This is a battle it appears I am winning, as evidenced by the countless links to handbooks and other online writing resources advocating the consistent use of a "Serial Comma" before the word “and.” I would include some of those links here, but you people should really be able to trust me by now. How long have we been dating?

But if you insist.

Thursday, March 23, 2006


This link ought to keep all of you conspiracy theorists going for awhile. It’s an interesting online documentary about 9/11 that summarizes, in hindsight, everything we now know about the event and the circumstances surrounding it.

Plenty of eyebrow-raising stuff if you’ve got the time to sit through it. A well-assembled video account – and disturbingly comprehensive in detailing our inability to provide adequate homeland security. I actually found it pretty absorbing. Kind of like a Bounty paper towel.


Here’s a kickasstic website you MUST check out. There’s this dude who’s really talented with chalk. You won’t believe some of the sidewalk art he’s created. Scary cool.

And quit looking at my bum, you cheeky monkey!


“Kids have it right,” I said to Geri one day while we were stuck in traffic on I-290 outside of Chicago. “In part because they have less to worry about…but also because they don’t take tomorrow for granted.”

I pointed into the backseat where the 5-year-old H-man was humming along cheerfully to something on Disney radio. “If I asked him right now what makes him happy, what would be his answer? I bet it’d be profoundly at the heart of what it means to be happy.”


There are a lot of messages out there in the world.

How to improve yourself. How to lose weight. How to make more money. How to realize your true potential. How to find God. How to get the most out of your personal relationships. How to get rich quick. How to have the body you’ve always wanted. How to find true love. How to cheat at poker. How to score big in real estate. How to be a better parent.

What’s with all of these tips on life? Can’t we figure anything out on our own? What did people do in the tens of thousands of years before self-help? I wonder sometimes if all of these messages aren’t giving us inferiority complexes. I’m usually pretty content with myself, generally speaking. But I see all of these messages out there and I start wondering if I shouldn’t be a little more worried. All these people losing weight except me. All these people getting rich in real estate except me. All these people getting into heaven except me. Why do I even bother getting out of bed in the morning?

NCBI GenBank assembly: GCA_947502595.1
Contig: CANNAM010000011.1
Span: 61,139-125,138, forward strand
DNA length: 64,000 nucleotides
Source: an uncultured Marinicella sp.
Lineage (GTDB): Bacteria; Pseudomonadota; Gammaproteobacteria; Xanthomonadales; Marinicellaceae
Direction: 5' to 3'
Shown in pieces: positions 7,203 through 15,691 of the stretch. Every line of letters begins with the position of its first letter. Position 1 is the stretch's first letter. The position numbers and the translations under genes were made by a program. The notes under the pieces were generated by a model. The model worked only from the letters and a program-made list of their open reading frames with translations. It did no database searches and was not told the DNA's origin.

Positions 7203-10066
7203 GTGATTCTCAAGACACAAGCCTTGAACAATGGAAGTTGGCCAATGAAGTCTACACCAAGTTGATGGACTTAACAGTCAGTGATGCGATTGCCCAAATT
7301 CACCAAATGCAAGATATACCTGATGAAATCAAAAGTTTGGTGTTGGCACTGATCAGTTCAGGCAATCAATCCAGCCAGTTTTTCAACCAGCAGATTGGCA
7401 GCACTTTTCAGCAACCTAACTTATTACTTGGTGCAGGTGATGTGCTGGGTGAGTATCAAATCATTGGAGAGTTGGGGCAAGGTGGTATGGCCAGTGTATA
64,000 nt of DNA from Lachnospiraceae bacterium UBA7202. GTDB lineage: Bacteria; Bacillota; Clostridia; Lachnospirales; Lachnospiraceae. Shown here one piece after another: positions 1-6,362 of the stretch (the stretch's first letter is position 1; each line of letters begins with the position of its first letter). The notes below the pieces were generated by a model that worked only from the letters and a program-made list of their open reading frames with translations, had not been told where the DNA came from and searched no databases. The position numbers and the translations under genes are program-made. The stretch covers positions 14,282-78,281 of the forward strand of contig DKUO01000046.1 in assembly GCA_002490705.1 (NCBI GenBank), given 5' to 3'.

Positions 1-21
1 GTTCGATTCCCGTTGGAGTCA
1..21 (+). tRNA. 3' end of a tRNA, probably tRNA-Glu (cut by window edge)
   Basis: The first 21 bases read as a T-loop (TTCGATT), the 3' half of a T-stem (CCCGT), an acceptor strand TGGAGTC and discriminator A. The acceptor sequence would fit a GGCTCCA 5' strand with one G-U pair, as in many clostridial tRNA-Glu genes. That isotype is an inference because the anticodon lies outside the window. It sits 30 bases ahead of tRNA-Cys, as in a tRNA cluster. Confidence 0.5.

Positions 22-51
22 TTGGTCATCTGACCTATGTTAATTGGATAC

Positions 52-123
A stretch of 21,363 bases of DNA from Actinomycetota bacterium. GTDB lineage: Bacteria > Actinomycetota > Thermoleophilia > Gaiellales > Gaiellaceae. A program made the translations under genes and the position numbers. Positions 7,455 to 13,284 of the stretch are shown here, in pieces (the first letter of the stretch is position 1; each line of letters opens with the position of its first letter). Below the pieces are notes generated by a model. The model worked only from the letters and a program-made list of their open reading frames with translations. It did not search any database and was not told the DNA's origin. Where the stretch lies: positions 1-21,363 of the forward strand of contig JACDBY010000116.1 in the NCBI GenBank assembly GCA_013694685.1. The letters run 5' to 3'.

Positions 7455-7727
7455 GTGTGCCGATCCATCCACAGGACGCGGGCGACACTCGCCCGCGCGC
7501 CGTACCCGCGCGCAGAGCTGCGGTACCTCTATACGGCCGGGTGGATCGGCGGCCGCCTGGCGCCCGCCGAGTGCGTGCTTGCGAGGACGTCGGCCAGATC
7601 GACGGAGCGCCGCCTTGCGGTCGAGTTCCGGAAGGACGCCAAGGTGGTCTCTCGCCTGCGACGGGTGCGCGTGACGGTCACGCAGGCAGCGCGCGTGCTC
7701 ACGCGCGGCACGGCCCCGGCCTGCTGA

One thing is common to all of these messages – they all assume that I couldn’t possibly be happy with the way things are now. Not when so many other people out in the world are changing their lives for the better every day!

Marketers bombard us with messages promising us we’ll be loads happier if we do or change something about the way we are living our lives. Many religions give us the very same guarantee. And I think that’s true in a way. We CAN be happy if we do or change something. But if you ask me, all we really have to change is our mind. It's the best way to ward off the lifesucking preachers of discontent.

Here's a mantra for morning: I am happy now, dammit – with my beer belly. With my 220 cholesterol level. With off-white teeth. With the many psychological dysfunctions that make me who I am. I don't need anything other than what I have to be happy in this world. I am perfectly content with my life.

In our culture, happiness is always tomorrow – forever a day away. It’s even written in our nation’s Declaration of Independence that we have the right to “pursue” happiness. We don’t have the right to BE happy – just the right to die of exhaustion from chasing after it our entire lives.

I think about all of the people all over the globe who will live their whole lives in the same community, surrounded by the same people, eating the same staple diet, wearing the same clothes, and performing the same job year after year. Am I really any happier than they are?

I’ve been to more professional basketball games than they have, but am I happier?

I’ve been to more trendy (read: expensive) restaurants than they have, but am I happier?

I’ve got enough clothes in my closet to wear something different every day for three weeks, but am I happier?

Sure, I have the right to pursue happiness. But happiness isn’t something to be pursued – it’s something to be experienced right now. I think we spend too much time chasing future happiness and not enough BEING happy.